Postpartum hemorrhage

Defined as blood loss greater than 500 mL during a vaginal delivery or greater than 1,000 mL with a cesarean delivery.

Recently post partum hemorrhage has been redefined as a cumulative blood loss of 1000 mL or more or blood loss associated with signs and symptoms of hypovolemia, irrespective of the route of delivery.
Typically, signs and symptoms of hypovolemia with hypotension and tachycardia due to  postpartum hemorrhage does not appear until blood loss exceeds 25% of the total volume or greater than 1500 mL during late pregnancy.
The leading preventable cause of maternal illness and death globally.
Increasing prevalence.
It accounts for 8% of the worldwide maternal deaths in developed regions of the world and 20% of maternal deaths in developing regions.
Accounts for 27% of maternal deaths worldwide.

Approximately 11% of all maternal deaths are associated with postpartum hemorrhage.

An uncomplicated delivery often associated with blood loss of more than 500 mL without any compromise of the mother’s condition.

Any bleeding that has the potential to result in hemodynamic instability, if left untreated, is to be considered postpartum hemorrhage and managed accordingly.

Divided into 2 types: early postpartum hemorrhage, which occurs within 24 hours of delivery, and late postpartum hemorrhage, which occurs 24 hours to 6 weeks after delivery.

PH is often undetected or detected late.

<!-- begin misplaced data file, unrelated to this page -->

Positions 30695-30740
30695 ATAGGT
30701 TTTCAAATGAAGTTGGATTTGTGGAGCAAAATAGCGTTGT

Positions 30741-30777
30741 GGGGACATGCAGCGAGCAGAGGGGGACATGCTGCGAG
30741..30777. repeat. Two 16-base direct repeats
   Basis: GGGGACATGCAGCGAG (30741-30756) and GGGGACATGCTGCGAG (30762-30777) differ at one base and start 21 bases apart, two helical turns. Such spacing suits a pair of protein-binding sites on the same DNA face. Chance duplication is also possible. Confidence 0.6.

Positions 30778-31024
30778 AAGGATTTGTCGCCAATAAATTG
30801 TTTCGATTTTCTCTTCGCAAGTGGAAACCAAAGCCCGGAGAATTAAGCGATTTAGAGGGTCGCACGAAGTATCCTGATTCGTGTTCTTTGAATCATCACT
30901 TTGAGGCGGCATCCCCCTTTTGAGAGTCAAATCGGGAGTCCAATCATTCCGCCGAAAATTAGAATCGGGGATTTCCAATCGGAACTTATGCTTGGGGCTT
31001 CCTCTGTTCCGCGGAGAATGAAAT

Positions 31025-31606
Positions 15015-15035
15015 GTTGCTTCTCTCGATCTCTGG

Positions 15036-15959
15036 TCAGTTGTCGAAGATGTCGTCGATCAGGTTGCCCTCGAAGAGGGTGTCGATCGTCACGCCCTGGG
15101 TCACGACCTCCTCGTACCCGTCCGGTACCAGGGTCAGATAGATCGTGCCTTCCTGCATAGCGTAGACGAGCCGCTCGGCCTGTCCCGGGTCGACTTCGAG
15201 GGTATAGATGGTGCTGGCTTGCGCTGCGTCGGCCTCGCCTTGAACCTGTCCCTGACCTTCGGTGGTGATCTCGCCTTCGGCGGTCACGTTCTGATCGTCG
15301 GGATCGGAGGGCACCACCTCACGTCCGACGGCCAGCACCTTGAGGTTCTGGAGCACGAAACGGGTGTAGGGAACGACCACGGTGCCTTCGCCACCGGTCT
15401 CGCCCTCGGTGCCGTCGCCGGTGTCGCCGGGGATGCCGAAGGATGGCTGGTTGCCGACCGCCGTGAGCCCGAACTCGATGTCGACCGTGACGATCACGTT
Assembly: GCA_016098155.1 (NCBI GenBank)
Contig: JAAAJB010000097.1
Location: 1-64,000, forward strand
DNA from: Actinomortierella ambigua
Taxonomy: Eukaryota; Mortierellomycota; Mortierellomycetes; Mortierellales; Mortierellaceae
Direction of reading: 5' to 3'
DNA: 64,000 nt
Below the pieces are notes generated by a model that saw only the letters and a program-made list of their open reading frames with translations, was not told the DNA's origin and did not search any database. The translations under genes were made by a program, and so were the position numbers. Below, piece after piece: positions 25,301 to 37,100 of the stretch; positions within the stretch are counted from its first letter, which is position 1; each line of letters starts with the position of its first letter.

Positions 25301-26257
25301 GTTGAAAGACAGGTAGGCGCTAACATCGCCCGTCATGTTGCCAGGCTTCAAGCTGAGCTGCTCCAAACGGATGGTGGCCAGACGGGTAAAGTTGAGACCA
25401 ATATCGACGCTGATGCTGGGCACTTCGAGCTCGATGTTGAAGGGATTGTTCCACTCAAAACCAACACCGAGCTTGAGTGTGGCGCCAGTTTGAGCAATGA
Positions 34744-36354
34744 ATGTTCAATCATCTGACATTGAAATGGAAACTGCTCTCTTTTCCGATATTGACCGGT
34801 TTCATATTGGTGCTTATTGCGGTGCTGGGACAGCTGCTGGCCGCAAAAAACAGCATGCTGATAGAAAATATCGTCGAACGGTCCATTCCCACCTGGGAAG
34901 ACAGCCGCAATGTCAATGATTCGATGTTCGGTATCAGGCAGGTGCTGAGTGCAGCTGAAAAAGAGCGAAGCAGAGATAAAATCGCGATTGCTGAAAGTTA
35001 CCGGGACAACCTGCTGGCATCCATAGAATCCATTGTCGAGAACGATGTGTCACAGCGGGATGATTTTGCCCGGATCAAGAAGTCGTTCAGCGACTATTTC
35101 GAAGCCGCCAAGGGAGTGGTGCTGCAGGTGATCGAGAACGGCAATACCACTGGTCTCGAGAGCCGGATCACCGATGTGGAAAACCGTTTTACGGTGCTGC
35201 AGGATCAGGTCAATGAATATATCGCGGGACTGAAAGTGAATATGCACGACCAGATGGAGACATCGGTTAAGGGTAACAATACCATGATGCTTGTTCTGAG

Currently, the approach for blood loss assessment at birth is visual estimation, which is highly inaccurate intends to underestimate blood loss

Postpartum hemorrhage is considered to be primary when it occurs within the first 24 hours aftervdelivery, and secondary when it occurs between 24 hours and up to 12 weeks after delivery.

More than 99% of cases are early postpartum hemorrhage.

At term the uterus and placenta receive 500-800 mL of blood per minute.

In a non-pregnant state close low to the uterus is approximately 60 mL per minute.

This high blood flow predisposes a gravid uterus to significant bleeding.

Because maternal blood volume increases by 50% by the third trimester, tolerance to blood loss is increased.

Following delivery the gravid uterus contracts and allows the placenta to separate from the uterine interface, exposing maternal blood vessels.

After separation and delivery of the placenta, the uterus contracts and retracts and kinks blood vessels to stop bleeding.